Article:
Compactness Criteria and Measures of Noncompactness in Function Spaces

Research output: Contribution to journalArticle



Publication details

JournalJ. Lon. Math. Soc
DatePublished - 1 Aug 2000
Issue number1
Number of pages15
Pages (from-to)263-277
Original languageEnglish


In [9], R. S. Phillips gave a compactness criterion for subsets of a Banach space X, namely, that if (Ts) is a net of compact operators converging strongly to the identity then a bounded set A ¿ X is relatively compact if and only if (Ts) converges uniformly on A to the identity. He then used this general result to give concrete compactness criteria in some specific spaces and to investigate compactness of operators. In this paper, we develop these ideas in two directions: firstly, to demonstrate that this method can be used as a unifying tool to derive many classical compactness criteria originally proved using other techniques, and secondly to extend the method from giving a criterion for compactness to giving a generalised measure of noncompactness. The conditions for compactness that result from this approach are not new (though they are possibly given in slightly more generality than can easily be found in the literature), but they all arise from a single, simple, and usually elementary, approach.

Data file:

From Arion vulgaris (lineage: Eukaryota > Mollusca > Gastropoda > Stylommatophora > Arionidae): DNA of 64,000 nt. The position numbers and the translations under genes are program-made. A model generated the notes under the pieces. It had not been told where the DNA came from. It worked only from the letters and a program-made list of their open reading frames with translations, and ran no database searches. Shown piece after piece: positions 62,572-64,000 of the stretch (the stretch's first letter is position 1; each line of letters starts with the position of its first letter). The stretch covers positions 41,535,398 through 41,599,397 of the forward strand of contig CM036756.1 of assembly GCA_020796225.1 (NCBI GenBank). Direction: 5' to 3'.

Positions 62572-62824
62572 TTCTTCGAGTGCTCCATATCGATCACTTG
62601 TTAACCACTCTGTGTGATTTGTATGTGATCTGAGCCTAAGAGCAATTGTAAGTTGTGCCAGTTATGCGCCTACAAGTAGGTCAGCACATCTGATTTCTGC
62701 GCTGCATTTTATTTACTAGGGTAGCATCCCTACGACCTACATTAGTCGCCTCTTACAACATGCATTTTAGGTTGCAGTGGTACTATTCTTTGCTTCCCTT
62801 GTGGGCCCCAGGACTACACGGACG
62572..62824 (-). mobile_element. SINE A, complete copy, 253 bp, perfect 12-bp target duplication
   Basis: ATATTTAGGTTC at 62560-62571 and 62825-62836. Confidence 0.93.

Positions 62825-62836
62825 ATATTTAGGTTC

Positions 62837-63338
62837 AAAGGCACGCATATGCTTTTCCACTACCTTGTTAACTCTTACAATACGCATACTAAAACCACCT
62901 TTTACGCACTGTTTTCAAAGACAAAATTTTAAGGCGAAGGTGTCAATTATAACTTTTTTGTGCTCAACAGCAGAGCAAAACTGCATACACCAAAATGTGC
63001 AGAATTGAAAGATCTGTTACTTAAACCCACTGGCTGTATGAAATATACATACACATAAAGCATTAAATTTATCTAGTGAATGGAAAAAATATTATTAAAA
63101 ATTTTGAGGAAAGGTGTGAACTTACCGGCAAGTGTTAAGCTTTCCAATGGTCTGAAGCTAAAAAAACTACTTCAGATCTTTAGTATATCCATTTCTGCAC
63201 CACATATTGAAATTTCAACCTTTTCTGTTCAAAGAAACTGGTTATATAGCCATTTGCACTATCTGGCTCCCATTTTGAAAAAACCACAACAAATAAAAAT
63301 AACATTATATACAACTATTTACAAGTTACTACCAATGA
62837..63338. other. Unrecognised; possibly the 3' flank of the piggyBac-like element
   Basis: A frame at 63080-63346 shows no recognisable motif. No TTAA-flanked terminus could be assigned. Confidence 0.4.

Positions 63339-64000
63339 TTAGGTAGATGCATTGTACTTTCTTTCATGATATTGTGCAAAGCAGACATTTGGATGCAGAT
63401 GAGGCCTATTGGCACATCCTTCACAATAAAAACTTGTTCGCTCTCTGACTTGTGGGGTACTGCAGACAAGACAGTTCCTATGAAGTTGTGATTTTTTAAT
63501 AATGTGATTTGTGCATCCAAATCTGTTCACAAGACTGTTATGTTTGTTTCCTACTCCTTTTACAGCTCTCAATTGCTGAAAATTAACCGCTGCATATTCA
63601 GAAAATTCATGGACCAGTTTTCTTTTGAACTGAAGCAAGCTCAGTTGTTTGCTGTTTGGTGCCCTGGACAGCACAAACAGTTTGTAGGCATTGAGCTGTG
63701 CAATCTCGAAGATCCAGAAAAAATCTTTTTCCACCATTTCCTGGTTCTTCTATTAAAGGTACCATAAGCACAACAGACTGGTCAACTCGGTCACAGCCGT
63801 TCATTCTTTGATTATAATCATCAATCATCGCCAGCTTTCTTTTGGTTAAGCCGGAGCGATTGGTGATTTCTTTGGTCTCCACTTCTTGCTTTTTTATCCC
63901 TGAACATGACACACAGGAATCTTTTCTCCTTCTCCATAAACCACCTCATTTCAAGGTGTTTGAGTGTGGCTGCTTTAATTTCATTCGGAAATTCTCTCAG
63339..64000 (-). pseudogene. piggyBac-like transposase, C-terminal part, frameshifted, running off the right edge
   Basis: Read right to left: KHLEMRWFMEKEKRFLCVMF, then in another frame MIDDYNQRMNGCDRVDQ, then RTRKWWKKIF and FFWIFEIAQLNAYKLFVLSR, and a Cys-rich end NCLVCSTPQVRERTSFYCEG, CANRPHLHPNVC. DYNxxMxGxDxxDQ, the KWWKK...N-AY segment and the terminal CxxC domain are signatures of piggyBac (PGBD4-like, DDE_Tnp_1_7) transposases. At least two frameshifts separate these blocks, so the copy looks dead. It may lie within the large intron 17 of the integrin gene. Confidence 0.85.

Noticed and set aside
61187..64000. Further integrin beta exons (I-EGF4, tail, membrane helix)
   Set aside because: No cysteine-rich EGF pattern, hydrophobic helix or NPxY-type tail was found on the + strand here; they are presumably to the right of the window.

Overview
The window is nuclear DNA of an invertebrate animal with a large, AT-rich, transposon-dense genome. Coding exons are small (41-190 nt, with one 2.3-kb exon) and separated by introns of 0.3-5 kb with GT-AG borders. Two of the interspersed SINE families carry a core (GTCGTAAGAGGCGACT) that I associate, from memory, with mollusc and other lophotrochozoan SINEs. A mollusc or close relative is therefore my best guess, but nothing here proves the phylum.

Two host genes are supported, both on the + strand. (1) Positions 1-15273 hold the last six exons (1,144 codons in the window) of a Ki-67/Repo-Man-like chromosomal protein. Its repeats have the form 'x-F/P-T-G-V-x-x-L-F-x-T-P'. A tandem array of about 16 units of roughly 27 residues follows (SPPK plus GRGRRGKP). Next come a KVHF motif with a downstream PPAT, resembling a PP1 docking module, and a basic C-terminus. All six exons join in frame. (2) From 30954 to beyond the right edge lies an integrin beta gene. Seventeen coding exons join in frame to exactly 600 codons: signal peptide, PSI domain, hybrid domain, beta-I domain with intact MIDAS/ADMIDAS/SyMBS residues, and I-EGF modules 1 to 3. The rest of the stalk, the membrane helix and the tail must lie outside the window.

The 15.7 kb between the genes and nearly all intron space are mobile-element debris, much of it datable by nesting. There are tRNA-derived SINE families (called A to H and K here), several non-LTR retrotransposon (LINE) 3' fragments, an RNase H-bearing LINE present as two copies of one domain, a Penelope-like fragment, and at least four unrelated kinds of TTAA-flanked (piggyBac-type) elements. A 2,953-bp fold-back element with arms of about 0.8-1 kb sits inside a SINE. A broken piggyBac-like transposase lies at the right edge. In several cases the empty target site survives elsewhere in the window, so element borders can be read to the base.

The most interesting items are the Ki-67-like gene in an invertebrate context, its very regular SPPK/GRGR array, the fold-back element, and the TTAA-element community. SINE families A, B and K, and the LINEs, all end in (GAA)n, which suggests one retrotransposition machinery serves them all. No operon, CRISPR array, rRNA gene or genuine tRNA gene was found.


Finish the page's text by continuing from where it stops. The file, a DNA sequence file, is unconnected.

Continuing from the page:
Throughout, vector operations applied to sets are all defined pointwise, so if A and B are subsets of a vector space, x is a vector and ¿ is a scalar, then
A+B={a+b:a¿A, b¿B}, ¿A={¿a:a¿A}, x+A={x+a:a¿A}.
The ball centred at x with radius r in a normed space X is denoted BX(x; r). More generally, if A is a subset of a normed space X then the r-neighbourhood BX(A; r) of A is defined by
Bx(A;r)={x¿X: for some a¿A,¿x-a¿<r}.
It is sometimes convenient to combine these notations, for example to use x+rBX(0; 1) in place of BX(x; r) or A+rBX(0; 1) in place of BX(A; r).
The ball measure of noncompactness in a normed space X will be denoted by ßX: if A is a bounded subset of X then ßX(A) is the infimum of r such that A can be covered with finitely many balls of radius r.

    Research areas

  • Analysis

Discover related content

Find related publications, people, projects, datasets and more using interactive charts.

View graph of relations